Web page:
Any given faked endpoint has to have one, the other or both of these files. If the response headers aren't improtant only a content file can be provided. In this case the response will return OK with the content attached, and empty header collections. When the response is retrieved and reconstructed, these two files represent what is returned by the FakeHttpMessageHandler. The content file is serialized extactly as it is received, while the serialized response is a json file that might look like this:

  "StatusCode": 200,
  "Query": "c=en-us&countryregion=us&maxres=1&postalcode=55116",
  "ContentFileName": "GET.8F8BE39FAED23347CB3B40A0053E1EA46644AB9C.content.json",
  "ResponseHeaders": {
    "Transfer-Encoding": [
    "X-BM-TraceID": [
    "X-BM-Srv": [
      "BN20121762, BN2SCH020180739"
    "X-MS-BM-WS-INFO": [
    "Cache-Control": [
    "Date": [
      "Mon, 06 Jul 2015 20:18:09 GMT"
    "Server": [
    "X-AspNet-Version": [
    "X-Powered-By": [
  "ContentHeaders": {
    "Content-Type": [
      "application/json; charset=utf-8"

The file name for each response is generated deterministically based on the end point and the url parameters used to call it. The format of the filename is as follows: "Http Verb"."SHA1 hash"."(response | content)" If no url parameters are needed at the endpoint, the SHA1 hash will be empty resulting in a name like "GET.response.json".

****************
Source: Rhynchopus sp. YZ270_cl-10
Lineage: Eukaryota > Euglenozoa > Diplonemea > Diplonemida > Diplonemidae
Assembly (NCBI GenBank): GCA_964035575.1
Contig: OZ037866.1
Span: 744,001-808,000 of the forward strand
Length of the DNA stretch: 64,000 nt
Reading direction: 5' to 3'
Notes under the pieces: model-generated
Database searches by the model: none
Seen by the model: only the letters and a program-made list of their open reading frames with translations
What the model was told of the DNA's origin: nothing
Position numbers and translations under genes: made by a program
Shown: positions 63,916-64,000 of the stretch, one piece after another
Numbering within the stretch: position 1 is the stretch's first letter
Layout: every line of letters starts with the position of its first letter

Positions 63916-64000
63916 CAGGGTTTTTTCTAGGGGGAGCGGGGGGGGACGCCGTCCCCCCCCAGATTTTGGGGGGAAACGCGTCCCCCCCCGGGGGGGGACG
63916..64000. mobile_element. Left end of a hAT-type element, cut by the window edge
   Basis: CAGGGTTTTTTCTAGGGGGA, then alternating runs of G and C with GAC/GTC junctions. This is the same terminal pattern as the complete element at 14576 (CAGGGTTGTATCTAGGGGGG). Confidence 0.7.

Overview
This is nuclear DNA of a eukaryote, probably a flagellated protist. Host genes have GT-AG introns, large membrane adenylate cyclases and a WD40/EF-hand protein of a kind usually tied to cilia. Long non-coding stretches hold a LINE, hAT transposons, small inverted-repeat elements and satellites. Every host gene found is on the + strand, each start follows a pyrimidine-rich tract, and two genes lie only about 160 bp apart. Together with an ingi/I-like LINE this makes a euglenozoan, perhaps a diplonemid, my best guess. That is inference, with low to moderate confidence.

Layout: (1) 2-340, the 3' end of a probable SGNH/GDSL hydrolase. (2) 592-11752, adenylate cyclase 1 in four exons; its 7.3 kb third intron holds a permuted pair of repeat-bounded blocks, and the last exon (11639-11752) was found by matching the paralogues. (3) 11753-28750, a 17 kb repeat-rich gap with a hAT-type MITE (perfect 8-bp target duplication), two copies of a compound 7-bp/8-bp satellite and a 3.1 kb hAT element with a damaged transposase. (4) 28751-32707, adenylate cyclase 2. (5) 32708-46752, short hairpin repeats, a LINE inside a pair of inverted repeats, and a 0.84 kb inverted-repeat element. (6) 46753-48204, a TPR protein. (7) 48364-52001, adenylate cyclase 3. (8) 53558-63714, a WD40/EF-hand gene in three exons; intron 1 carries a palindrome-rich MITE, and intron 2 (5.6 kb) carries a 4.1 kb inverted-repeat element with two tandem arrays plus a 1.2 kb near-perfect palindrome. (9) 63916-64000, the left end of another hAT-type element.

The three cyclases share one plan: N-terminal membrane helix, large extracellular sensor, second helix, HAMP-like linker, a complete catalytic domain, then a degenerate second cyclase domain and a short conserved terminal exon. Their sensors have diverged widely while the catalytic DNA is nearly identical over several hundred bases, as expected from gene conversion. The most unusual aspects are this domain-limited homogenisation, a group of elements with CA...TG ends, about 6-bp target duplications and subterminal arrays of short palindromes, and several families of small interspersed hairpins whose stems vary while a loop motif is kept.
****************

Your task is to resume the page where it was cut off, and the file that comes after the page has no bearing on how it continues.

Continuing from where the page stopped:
Parameter Hashing

In order to work, a given combination of endpoint path, verb and query parameters always needs to result in the same response. The hash assumes that parameters are not case sensitive nor order dependent. Its implementation is in the MessageFormatter class in the linked code but is relatively straighforward:

  1. Filter out user defined ignore list parameters (see below)
  2. Order the parameters alphabetically
  3. Concat them to a single string in canonical Uri parameter list format
  4. ToLower that string
  5. SHA1 hash the result

There are services that take parameters in the request body as opossed to on the Uri, or as a combination of Uri query parameters and data in the request body. Request body parameterization isn't currently supported, but is on my todo list.

Using the code